Monday, July 18, 2011

Northern Ireland

Our class trip to Northern Ireland was really interesting. We stayed at a hotel in Belfast City Centre and did different tours every day. Belfast has a completely different vibe than Dublin, and the impacts of “The Troubles” and the tension between Protestants and Catholics are still very prominent. Beginning in the 1960’s, The Troubles came about due to tension between Catholic Nationalists who wished to be part of the Republic of Ireland, and Protestant Unionists who wished to remain part of the United Kingdom. The tension of the two cultural identities led to many problems in the North. The violent sectarian conflicts between these two ethnic groups continued until the Good Friday Agreement of 1998 in which the right of self-determination and the recognition of the birthright of all people to identify and themselves and be accepted as British or Irish was established. Although this brought about a ceasefire, the culture of Northern Ireland is still very divided. 
Belfast City Hall

The first day in Belfast we took a tour of different political murals and we walked along the “Peace Wall” which separates the Irish Nationalists and the British Unionists. The peace wall is covered with graffiti written by people from all over the world who also wish for peace in Northern Ireland. I’ve never seen a city like Belfast before; the division between the two groups is very prevalent and affects everyday life. Even some of the pubs have a similar kind of peace line in which one side of the building an “Ethno-British” pub and one is an “Ethno-Irish” pub and it is clear that the people in these different pubs do not mix, even though they are literally one doorway away.
Bobby Sands mural

Graffiti on the peace wall
Peace Wall

 On a happier note, later that day we went to the dockyards where Titanic was built. We got to walk through the rooms in which the architects of the Titanic drew the blue prints, and we also stood in the room where they made the decision to not put enough lifeboats on board. It was a tad bit eerie, but nonetheless was really cool. Our tour guide made it fun and he pretty much quoted the movie Titanic word for word verbatim. He also made sure that we knew the old Belfast saying, “She was fine when she left us” and he made it clear that it was not their fault that she sank.   

Building where they designed the Titanic

The second day of our trip was spent in Derry, or Londonderry depending on whom you ask. Derry was an important city during The Troubles and was home to the Battle of the Bogside, which was a violent riot that resulted in many deaths, and was also home to Bloody Sunday. We walked around and looked at the murals and memorials dedicated to the sad events that took place there and then we went into the Bloody Sunday Museum. The museum is run by a man named John Kerry. He was there on Bloody Sunday and his younger brother Michael, was killed. This really hit home for me; the reality of how The Troubles impacts real people’s lives. The museum was sad and our group was pretty somber. We also walked along the city walls where the loyalist Apprentice Boys had marched, leading to the rioting of the Irish nationalists, which ultimately resulted in the Battle of the Bogside. At the end of the day a few friends and I stopped into a pub in Derry to relax while we waited to go back to Belfast. Upon arriving into this pub you are immediately welcomed with a big painting of Bobby Sands, the famous hunger striker, and a Republic of Ireland flag; it is obvious whose territory you are in. The cultural division runs deep and is made very clear wherever you go.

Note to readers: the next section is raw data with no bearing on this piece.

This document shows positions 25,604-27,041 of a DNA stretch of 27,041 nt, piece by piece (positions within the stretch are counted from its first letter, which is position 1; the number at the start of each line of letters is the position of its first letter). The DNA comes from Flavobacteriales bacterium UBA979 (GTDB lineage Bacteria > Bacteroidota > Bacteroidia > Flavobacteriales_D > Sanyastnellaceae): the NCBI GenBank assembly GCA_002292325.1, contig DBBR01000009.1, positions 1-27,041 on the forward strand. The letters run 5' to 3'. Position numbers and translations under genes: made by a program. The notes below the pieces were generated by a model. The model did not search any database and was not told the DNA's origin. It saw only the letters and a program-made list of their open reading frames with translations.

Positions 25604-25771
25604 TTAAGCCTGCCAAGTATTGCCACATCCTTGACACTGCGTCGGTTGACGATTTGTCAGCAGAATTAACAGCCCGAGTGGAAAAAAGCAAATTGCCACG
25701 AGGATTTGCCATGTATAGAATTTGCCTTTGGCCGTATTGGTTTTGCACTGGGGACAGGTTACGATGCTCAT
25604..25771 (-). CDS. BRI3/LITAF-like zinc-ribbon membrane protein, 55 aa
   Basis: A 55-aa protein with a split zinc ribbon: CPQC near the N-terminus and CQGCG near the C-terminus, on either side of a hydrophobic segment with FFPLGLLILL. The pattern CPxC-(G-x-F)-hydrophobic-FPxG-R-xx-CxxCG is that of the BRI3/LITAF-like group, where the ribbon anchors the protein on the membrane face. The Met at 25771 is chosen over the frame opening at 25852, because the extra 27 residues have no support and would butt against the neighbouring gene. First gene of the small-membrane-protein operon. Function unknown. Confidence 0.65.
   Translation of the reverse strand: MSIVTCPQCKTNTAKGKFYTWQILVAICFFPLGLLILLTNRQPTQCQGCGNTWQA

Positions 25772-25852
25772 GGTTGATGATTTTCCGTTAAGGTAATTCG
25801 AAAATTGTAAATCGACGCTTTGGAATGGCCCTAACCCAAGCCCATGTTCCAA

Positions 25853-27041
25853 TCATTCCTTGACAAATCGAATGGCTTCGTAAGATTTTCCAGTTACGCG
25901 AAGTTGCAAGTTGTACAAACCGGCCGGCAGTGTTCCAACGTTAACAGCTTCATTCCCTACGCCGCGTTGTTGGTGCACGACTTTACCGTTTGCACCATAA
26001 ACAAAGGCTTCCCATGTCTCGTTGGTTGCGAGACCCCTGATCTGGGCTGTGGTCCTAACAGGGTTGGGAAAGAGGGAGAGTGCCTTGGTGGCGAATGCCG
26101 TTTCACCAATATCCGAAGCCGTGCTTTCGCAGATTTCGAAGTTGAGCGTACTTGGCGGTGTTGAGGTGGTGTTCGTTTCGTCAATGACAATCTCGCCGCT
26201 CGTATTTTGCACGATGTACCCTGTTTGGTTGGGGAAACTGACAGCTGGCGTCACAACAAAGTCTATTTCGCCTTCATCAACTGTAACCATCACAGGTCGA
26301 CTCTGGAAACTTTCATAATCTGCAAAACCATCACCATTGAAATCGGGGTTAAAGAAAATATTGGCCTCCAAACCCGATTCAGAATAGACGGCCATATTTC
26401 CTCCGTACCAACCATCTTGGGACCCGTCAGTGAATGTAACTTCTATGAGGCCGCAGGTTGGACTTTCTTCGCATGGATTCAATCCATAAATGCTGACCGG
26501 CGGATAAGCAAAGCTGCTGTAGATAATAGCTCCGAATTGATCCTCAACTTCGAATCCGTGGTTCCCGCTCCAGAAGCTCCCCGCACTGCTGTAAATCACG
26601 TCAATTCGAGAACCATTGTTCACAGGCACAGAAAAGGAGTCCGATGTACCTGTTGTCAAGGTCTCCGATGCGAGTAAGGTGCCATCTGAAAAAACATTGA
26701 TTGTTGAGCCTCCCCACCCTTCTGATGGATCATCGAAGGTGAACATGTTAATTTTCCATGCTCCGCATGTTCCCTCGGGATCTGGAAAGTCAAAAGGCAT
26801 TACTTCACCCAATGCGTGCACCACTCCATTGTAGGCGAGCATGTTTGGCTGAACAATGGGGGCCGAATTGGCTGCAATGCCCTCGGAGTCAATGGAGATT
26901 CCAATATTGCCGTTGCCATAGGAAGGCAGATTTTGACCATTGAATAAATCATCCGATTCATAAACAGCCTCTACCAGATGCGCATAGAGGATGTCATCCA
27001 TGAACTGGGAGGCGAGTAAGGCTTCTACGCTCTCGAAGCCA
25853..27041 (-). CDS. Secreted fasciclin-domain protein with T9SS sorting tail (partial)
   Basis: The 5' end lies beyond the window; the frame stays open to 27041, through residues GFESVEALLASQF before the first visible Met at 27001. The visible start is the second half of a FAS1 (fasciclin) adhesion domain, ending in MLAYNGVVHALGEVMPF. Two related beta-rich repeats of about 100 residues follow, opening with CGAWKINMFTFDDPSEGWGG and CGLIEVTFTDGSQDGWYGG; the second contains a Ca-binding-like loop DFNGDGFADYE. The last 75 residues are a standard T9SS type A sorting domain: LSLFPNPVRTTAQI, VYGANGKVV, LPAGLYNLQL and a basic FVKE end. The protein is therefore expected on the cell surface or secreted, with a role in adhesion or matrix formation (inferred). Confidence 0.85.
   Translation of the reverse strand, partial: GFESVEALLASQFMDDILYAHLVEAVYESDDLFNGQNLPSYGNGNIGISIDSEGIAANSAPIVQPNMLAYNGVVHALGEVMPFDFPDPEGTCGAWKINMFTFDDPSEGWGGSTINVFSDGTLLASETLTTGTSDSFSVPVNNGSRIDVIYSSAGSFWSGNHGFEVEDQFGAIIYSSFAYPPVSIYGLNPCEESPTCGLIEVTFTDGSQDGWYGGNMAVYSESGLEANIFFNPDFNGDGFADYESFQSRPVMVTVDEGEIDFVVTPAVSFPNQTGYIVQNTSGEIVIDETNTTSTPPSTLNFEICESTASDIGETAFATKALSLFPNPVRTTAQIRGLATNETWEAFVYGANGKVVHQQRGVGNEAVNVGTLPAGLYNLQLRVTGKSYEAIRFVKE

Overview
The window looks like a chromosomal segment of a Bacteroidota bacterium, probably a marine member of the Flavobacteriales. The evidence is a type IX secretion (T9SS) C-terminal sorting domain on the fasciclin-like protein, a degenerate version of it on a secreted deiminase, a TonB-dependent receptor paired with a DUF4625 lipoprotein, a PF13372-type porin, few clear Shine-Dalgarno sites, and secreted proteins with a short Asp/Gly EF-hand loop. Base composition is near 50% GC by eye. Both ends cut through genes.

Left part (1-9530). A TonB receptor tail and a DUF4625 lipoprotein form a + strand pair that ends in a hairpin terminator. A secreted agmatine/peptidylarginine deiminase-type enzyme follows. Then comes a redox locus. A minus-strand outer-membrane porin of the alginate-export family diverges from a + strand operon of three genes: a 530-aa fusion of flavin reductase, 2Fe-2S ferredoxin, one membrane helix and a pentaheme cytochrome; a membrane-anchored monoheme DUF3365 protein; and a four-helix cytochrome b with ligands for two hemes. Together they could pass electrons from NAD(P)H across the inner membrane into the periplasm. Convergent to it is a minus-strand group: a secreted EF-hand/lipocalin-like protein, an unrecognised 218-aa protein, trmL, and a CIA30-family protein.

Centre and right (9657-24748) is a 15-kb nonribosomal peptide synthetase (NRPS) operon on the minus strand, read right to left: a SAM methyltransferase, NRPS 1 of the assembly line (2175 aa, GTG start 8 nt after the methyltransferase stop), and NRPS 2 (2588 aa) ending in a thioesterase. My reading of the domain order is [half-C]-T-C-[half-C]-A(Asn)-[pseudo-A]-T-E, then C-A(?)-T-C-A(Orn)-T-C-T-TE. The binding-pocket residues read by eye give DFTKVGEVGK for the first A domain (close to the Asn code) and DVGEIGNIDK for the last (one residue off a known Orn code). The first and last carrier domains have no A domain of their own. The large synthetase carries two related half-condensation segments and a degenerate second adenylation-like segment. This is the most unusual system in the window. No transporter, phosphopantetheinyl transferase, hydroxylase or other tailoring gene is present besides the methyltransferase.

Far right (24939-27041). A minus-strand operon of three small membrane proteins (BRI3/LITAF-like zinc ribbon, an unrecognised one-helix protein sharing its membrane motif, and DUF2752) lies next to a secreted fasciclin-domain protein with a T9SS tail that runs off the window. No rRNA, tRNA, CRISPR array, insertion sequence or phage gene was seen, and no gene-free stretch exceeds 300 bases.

The third day in Northern Ireland was much more relaxed. In the morning we went and toured Carrickfergus Castle, which is an old Norman castle. This was a lot of fun frolicking around an ancient castle and getting to look at the different armor and weapons that were used. My inner nerd couldn’t help but think of the Lord of the Rings, it was awesome. 
Walking along the walls of the castle
Carrickfergus Castle
Trying on the armor

Our next stop that day was to the Carrick-a-Rede rope bridge. This is a small rope bridge that allows people to walk over the ocean to a small landmass on the other side. The weather was great and it was beautiful right along the ocean. We considered staying on the little island and living there the rest of our lives, an idea most welcomed by a couple people that were a little bit terrified to have to cross back over the bridge. 
Our whole class after crossing the rope bridge

Our last stop for the day was to Giant’s Causeway. Giant’s Causeway is on the ocean and is made up of naturally occurring basalt columns. This was caused by a volcanic eruption, although according to Irish legend it was a bridge built by a giant named Fionn so that he could get to Scotland. It was beautiful and the rocks looked like they were shaped and stacked so perfectly that I almost didn’t believe it wasn’t manmade. 
Giant's Causeway

All in all, Belfast was a very interesting city and it was a great trip. The bus ride home was a little bit depressing, not only because of no longer getting free three course meals at the hotel and returning to cheap pasta in the dorms, but because our trip in Ireland is winding down. Returning to Dublin from any trip, including around Ireland and even when I traveled to London and Rome makes me appreciate Dublin so much more. Every time I’ve returned, I kind of have a feeling of going back home, and I have an ache in heart thinking about having to leave for good in three days. I can’t think about that for now though, I have three days left and I plan to enjoy them!

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